If you have specific questions, concerns, or comments on these issues, please send them along. I’ll do my best to respond.

Also, I wanted to let you know that my third little law book (the first one is now an LRP Publication, STUDENT TESTING AND THE LAW) will be published soon. It is called, IEP AND 504 MEETINGS… AND THE LAW. This little book, too, should be a great addition to your library–useful, and hopefully, fun, too. A law book that’s fun? Yes, indeed we aim for that!

Moving from Confusion to Confidence to Return to the Mission of Educating All!


Hello again,

I get so many questions about this topic… so let’s see if this explanation helps.

Educators and parents often get confused about the difference between these. Remember: an accommodation does NOT fundamentally alter what is being taught or tested, and a modification DOES. A fundamental alteration changes the essence of what is being taught or tested. For example, providing a student with a reader (someone or a technology to read the text to him) on a reading lesson or test fundamentally alters the lesson or test. If a student uses a reader, he is not reading–he is being read to. That is a different skill set. Therefore, it is a modification.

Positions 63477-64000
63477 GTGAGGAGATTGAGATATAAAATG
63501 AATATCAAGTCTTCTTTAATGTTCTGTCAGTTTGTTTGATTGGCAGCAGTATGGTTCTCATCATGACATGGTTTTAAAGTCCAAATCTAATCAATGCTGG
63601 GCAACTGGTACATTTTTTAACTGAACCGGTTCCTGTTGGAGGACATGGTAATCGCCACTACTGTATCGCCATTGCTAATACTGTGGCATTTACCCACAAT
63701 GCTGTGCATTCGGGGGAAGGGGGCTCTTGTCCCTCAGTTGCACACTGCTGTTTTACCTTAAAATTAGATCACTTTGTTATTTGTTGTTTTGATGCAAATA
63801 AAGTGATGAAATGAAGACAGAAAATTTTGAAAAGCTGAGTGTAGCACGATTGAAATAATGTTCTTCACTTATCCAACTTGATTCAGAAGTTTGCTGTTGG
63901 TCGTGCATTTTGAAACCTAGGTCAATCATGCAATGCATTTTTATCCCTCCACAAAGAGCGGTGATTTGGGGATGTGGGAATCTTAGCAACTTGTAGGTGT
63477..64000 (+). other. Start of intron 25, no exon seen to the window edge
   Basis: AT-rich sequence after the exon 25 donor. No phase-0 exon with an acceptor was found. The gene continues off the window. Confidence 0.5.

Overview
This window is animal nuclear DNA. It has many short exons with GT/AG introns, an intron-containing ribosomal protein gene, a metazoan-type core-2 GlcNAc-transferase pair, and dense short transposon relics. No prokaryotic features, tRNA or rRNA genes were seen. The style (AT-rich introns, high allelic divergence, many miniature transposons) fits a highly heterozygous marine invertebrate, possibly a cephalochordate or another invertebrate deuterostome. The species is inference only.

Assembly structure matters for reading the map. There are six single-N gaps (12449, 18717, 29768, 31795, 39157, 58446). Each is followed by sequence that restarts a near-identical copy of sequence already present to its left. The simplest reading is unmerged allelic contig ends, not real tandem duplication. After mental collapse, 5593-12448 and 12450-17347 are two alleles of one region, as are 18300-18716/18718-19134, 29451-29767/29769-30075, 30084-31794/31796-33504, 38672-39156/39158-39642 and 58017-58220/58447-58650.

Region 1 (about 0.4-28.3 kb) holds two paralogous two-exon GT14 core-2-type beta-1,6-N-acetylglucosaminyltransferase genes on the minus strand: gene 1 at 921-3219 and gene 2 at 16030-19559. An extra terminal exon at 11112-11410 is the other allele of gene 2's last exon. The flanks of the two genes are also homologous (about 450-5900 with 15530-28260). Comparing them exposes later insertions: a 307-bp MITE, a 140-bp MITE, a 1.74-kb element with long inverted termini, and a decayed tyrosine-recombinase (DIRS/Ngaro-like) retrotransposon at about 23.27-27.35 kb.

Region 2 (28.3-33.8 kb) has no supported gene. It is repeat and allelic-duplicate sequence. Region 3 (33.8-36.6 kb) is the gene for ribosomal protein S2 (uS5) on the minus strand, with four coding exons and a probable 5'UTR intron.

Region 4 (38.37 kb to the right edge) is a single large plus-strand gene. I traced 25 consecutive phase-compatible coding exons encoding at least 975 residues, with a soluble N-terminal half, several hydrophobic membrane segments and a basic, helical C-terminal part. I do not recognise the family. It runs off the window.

Making these decisions arise in schools–and in many other settings. Do you remember Casey Martin, the golfer whose lawsuit went all the way to the Supreme Court in 2001? That’s what the case was about. The whole country got a lesson in accommodations and modifications then!

Due to his leg impairment, Martin could participate in the PGA Professional Tour only if he was allowed to use his golf cart. His impairment substantially limited his ability to walk long distances (5 miles on that golf course, as I recall.).